Shakespeare The Portrayal Of Universal Themes In "King Lear"

1304 words - 5 pages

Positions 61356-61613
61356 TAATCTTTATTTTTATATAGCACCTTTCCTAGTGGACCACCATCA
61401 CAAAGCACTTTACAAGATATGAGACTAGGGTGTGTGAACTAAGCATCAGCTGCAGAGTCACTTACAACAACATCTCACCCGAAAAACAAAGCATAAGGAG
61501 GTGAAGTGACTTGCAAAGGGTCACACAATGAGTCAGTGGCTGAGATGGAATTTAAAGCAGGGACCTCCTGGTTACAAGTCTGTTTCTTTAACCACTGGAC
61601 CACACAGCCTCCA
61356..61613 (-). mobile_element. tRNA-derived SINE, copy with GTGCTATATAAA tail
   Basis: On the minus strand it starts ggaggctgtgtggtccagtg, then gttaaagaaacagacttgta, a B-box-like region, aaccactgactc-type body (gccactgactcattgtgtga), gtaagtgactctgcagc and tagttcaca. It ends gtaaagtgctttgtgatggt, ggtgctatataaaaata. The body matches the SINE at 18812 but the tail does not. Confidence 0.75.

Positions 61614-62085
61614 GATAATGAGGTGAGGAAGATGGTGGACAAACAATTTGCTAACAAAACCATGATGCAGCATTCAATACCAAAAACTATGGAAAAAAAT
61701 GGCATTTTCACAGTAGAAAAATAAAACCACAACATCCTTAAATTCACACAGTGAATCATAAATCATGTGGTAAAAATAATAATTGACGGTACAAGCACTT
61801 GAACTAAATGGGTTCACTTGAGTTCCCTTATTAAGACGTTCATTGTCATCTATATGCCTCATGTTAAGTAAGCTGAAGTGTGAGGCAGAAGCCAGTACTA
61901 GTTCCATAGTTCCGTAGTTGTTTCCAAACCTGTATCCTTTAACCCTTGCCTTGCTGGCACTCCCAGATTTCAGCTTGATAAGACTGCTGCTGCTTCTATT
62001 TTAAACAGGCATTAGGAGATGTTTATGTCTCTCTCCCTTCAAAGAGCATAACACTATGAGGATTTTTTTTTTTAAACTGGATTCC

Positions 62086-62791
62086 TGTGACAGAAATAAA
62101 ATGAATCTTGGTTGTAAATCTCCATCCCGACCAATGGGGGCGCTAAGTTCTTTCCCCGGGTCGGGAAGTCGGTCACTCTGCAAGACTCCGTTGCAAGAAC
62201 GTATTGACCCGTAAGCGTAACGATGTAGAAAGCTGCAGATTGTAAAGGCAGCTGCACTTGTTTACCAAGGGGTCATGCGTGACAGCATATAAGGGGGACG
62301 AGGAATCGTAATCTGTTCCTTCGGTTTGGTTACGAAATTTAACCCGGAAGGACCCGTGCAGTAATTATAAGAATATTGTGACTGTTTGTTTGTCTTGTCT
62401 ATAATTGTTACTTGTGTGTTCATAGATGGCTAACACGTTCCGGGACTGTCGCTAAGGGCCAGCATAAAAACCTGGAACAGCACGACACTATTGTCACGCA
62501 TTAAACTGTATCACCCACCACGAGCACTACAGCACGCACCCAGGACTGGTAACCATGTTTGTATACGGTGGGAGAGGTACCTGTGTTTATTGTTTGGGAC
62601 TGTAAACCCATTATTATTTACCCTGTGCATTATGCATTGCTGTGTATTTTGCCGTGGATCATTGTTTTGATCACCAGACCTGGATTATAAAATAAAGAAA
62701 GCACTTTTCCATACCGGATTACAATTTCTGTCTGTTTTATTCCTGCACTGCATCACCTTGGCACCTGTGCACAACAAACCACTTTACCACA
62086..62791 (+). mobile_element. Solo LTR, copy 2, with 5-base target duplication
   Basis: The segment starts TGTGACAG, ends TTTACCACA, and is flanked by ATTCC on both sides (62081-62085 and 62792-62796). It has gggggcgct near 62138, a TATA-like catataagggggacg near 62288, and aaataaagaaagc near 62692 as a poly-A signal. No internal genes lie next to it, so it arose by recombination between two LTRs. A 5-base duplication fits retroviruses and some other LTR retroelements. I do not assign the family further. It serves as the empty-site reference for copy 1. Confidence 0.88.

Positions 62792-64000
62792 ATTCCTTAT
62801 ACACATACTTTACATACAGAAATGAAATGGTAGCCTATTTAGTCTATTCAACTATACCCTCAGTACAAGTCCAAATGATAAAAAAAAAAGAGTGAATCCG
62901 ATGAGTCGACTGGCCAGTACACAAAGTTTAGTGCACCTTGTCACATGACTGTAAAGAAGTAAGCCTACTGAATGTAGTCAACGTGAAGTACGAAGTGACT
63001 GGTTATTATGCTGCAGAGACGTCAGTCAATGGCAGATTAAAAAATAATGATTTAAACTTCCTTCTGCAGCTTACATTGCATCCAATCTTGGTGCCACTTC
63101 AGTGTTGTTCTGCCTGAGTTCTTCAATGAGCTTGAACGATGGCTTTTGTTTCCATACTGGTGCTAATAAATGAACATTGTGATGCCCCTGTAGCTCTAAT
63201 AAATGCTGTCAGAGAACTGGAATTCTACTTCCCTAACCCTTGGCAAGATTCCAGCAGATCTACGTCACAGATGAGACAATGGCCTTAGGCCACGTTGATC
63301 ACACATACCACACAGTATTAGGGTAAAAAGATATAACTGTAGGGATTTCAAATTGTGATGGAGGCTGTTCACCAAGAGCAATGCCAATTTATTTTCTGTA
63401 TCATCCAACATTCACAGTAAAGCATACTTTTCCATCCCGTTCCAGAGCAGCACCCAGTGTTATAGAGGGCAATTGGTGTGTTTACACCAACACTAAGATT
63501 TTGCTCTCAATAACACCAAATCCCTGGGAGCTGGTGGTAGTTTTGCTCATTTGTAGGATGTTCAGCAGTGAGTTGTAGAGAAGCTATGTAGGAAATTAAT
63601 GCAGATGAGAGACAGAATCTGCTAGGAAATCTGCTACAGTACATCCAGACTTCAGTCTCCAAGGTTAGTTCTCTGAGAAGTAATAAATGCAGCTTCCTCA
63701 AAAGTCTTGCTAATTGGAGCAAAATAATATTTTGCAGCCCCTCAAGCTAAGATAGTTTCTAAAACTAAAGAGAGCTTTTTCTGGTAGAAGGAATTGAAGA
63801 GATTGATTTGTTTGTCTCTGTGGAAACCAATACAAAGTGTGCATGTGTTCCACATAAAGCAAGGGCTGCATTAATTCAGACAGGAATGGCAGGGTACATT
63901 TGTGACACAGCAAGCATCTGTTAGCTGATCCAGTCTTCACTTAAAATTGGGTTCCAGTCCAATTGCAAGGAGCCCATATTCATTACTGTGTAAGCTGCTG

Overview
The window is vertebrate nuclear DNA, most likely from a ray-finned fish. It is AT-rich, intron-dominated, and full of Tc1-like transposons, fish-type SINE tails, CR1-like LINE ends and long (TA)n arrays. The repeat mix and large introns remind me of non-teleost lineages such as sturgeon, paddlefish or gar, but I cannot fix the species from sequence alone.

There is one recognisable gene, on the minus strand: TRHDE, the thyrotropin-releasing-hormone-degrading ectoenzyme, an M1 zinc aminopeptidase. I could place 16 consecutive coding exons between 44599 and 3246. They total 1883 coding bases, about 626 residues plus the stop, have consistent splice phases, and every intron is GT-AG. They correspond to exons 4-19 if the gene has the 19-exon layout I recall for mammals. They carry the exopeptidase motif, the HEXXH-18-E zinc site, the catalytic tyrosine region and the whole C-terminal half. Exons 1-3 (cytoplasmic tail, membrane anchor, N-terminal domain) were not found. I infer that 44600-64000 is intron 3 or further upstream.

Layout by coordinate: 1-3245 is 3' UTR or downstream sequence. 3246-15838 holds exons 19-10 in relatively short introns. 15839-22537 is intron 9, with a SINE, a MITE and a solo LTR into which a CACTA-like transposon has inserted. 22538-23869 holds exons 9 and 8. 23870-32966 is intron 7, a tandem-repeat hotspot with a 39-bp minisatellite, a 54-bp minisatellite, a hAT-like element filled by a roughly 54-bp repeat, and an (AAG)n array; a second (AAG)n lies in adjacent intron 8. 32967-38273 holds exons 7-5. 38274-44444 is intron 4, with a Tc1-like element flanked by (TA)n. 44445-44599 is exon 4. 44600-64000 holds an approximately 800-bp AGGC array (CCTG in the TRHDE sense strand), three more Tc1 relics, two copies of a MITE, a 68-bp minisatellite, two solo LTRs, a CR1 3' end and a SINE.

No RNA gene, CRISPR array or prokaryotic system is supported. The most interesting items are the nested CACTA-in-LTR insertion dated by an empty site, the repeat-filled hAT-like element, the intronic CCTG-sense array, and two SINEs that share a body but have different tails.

"The Tragedy of King Lear" is a text that has immense textural integrity due to its universal themes and level of craft which is reflected by sophisticated integration of the tragic structure, language and characterisation. When interpreting a play like King Lear critically, one must realise that despite each and every one of our differing contexts the textual integrity of King Lear still remains applicable to a contemporary audience. The relevance of King Lear can be seen through the exploration of the universal themes that makes Lear a timeless literary masterpiece. When interpreting a play like the Tragedy of King Lear the context becomes of fundamental importance as ultimately it is the context that influences our interpretation of the play. Through exploration of universal elements of the human condition one can see how King Lear can be interpreted as a universal metaphor for society making Lear just as relevant and applicable to society today. Whilst fundamental differences between the Elizabethan audience and contemporary society today exist, most notably that the Elizabethan era was a theocentric age while today is a more anthropocentric age this does not negate the universal themes of Lear. Such themes include love, family values and power which still exist in society today. This is why King Lear is still relevant to contemporary society.Furthermore in the opening scene of King Lear the universal theme of love is explored. Shakespeare's exploration of love occurs primarily through the relationship of Lear and his daughters. This exploration or process of wish fulfillment occurs when Lear states "Which of you shall we say doth love us most?" Through a process of wish fulfillment we see how King Lear transfers his need to be loved to his daughters by demanding that they declare publicly love him in front of the court. It is in this way that Shakespeare explores the universal of theme of love and how everyone desires to be loved. It is when Cordelia states "Nothing" immediately followed by Lear stating "Here I disclaim all my paternal care…the barbarous Scythian" we see Lear's new found grief being transferred to Cordelia due to her refusing to acknowledge love for Lear. Subsequently Shakespeare epitomizes this transference by banishing Cordelia from his kingdom. Through the use of imagery and the word 'Scythian' Shakespeare enables the audience to get a true insight into the mind of Lear and his feelings towards Cordelia upon her rejection of him. It is the ability of Shakespeare to use language imagery to communicate feelings and emotions of love, anger and grief that surpass barriers of time that makes Lear a truly timeless play. Through the exploration of love in King Lear Shakespeare demonstrates to society the trials and tribulations that one must overcome in pursuit of love, love being a universal theme which is just as applicable today as it was back in the Elizabethan era. Subsequently this develops, sustains and clarifies...

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